jc: Yes. The religions can be called types of corrals, and the people in there are looking over at the next guy rather than investigating truth originally, that can be called herd thinking or as you say, group think. This is why no one has noticed the religions lack workable mechanisms or satisfying existential paradigms. If anyone notices, the herd rejects him. Your sentence stumbles on the truth of the matter; and yet you presume it to have been a rhetorical remark on your way to making the opposite point. Jesus said the blind would lead the blind into a pit, and He must have had Christian preachers in mind.

ia: You can push that around from many different angles but the essence of what I am saying is simply that Christians are unfairly, in my opinion, treated like brainwashed fools who believe in things on par with tooth fairies or other imaginary figures or fictional characters.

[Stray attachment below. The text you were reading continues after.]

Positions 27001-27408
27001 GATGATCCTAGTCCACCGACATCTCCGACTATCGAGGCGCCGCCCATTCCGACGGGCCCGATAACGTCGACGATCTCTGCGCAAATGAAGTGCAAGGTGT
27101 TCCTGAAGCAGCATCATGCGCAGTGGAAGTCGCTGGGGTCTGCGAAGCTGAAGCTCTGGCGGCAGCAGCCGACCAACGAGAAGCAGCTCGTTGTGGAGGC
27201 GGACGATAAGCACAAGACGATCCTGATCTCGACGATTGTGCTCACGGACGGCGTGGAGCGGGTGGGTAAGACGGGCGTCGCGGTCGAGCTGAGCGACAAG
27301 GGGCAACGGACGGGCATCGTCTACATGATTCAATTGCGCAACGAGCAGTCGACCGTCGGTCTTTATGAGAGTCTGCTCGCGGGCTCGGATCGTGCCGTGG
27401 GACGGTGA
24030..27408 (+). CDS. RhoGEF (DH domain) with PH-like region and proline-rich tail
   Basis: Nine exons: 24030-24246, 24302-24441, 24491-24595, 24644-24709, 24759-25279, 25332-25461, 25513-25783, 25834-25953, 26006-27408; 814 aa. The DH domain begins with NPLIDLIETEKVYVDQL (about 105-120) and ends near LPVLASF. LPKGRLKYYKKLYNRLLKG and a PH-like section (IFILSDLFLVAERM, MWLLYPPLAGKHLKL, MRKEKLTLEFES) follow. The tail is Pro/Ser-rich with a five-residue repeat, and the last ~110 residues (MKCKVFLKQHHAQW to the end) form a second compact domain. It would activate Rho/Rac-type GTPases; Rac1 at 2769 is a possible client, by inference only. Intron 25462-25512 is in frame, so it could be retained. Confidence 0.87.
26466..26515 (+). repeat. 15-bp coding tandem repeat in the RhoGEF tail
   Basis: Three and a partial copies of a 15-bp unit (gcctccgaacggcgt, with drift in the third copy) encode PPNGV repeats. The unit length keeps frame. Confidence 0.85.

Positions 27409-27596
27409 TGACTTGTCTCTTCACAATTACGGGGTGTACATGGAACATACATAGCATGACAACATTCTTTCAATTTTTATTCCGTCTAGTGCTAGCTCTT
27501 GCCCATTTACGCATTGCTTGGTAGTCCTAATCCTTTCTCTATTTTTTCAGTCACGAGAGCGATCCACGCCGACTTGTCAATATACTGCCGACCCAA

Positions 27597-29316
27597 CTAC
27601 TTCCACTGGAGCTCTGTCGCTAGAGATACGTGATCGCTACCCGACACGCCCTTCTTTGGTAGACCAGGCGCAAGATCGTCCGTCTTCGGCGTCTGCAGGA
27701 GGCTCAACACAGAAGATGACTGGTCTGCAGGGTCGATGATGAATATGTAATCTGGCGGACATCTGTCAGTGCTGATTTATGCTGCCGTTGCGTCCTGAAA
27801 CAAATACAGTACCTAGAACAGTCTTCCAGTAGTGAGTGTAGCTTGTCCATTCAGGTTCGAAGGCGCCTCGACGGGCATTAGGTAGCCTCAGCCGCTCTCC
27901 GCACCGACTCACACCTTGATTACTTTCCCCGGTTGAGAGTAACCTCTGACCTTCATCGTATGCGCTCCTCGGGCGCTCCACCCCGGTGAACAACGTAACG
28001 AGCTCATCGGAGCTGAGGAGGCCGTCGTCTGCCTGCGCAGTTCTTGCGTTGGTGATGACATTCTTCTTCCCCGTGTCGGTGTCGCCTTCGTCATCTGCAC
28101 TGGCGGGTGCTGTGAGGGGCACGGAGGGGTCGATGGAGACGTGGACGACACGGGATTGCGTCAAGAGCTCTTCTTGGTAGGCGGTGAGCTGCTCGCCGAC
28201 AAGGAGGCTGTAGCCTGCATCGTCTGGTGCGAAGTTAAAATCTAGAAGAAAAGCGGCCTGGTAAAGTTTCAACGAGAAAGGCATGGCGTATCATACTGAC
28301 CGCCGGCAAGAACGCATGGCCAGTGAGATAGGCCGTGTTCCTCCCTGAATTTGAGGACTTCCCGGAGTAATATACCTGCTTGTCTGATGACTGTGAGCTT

jc: You fault the atheists only here, not myself. The religions are intended to be complex enough to fool minds that only accept complexity as evidence, unable to pierce to the existential heart of things. The tooth fairy lacks this complexity, and so humans reject it.

ia: I understand that by definition this is precisely what one would expect to hear from a person who in fact equates said mythical creatures with the deity written about in the Bible and worshiped by the faith's adherents.

jc: Yes, the atheists are shallow, failing to notice why their theistic brethren are drawn in, when they are all one bunch of humans sharing the same fallibilities. Substantially the atheists are largely a negative reaction to theists, not really an independent phenomenon. The atheists are not in a position to throw down religion. They are still susceptible to it, as we hear of many atheists converting, relating how religion’s complexity got to them.